What is the Best Age Range for the Japanese Gardens at CSULB?

One of the things I love about the Japanese Gardens is that it’s such an easy starter outing. When I was first a Mom, I desperately needed to get out and about. But where could I really go with a tiny baby? The Japanese Gardens were the perfect spot to go. Easy to get to – FREE (so I wouldn’t be grumpy if the baby wasn’t feeling it and we had to leave) – and very relaxing.

Then, once my babies could walk, the gardens are small enough that their little legs could handle the whole path. Now, I have kids in elementary school and they still love to go and see (and feed!) the koi fish. Any older and they’d probably roll their eyes and think it’s lame, but you’ve got a good ten years you can have a fun time with your kids at the Japanese Gardens.

Can You Bring Food to the Japanese Gardens?

Unfortunately, there’s no food or drink allowed in the Japanese Gardens.

Does the Japanese Gardens have Bathrooms?

The Japanese Gardens has one beautiful bathroom just past the entrance. So don’t be afraid to venture off with a potty training, prone to touch EVERYTHING toddler! Plus, the gardens aren’t too large, so you should be able to run to them pretty quickly even from the farthest spot.

How Long Should You Expect to Stay at the Japanese Gardens?

How long you stay at the Japanese Gardens will depend largely on your kids. I’d recommend getting the one hour parking pass and planning to spend half an hour to an hour there – if your kids like fish! Personally? My kids could watch the koi fish for HOURS so I usually cut them off as we close in on an hour.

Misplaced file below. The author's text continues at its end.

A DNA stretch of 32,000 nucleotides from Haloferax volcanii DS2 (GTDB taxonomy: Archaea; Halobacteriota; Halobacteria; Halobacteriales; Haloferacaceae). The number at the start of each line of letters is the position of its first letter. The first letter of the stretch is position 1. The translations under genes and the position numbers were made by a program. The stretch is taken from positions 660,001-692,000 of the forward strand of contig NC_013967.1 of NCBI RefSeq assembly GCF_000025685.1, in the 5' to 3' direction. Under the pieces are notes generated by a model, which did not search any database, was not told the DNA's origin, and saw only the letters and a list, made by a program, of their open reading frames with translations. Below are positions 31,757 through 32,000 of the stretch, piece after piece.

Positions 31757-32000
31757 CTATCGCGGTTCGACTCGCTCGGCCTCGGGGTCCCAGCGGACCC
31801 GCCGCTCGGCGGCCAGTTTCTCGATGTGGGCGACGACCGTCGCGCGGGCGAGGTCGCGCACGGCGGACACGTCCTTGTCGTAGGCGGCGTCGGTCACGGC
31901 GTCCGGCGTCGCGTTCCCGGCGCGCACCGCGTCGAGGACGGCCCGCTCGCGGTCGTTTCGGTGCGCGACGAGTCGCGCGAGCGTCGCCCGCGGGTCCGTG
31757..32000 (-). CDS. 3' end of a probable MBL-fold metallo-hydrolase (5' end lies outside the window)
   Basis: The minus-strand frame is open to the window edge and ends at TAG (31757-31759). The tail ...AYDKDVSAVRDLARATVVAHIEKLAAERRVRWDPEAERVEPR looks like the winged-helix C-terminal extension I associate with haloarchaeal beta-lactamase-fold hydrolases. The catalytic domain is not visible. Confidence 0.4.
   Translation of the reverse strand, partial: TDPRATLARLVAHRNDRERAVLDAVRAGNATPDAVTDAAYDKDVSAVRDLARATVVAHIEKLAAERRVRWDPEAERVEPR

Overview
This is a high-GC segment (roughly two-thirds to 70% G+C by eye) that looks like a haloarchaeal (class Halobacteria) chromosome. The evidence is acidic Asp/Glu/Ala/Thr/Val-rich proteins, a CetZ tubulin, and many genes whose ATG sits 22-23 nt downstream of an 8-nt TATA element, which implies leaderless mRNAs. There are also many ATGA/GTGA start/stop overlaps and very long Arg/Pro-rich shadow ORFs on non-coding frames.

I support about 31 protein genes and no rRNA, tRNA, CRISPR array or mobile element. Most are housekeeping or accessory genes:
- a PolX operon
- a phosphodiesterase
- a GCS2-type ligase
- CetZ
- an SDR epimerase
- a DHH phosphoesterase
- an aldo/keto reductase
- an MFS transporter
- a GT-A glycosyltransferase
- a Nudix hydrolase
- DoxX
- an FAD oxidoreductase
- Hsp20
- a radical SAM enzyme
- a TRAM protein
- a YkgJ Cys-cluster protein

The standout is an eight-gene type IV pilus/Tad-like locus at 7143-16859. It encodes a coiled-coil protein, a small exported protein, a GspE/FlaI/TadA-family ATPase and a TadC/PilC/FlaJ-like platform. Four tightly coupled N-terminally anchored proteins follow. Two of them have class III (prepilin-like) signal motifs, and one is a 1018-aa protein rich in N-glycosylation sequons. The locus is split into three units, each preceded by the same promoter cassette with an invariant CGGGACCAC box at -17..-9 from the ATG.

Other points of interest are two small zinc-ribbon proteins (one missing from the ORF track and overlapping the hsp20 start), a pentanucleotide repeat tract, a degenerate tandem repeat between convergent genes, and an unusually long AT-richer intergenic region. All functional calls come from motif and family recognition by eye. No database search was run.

Should You Bring a Stroller?

There is a super accessible stroller path and no stairs at the Japanese Gardens. So if you choose to bring a stroller it’s very easy to use and navigate. While my one year old can handle walking the whole path, I usually bring a stroller in case he keeps trying to run INTO the koi pond. The edge of the koi pond is VERY accessible at several points, so if you have a runner, it might be a good backup plan.

What is There to See at the Japanese Gardens at CSULB?

There are two main draws to the Japanese Gardens at CSULB: the gardens and the koi fish. In our experience, the kids can finish exploring the gardens pretty quickly. Don’t get me wrong, they love walking over all the bridges, checking out the zen garden, and visiting the little tea house setup.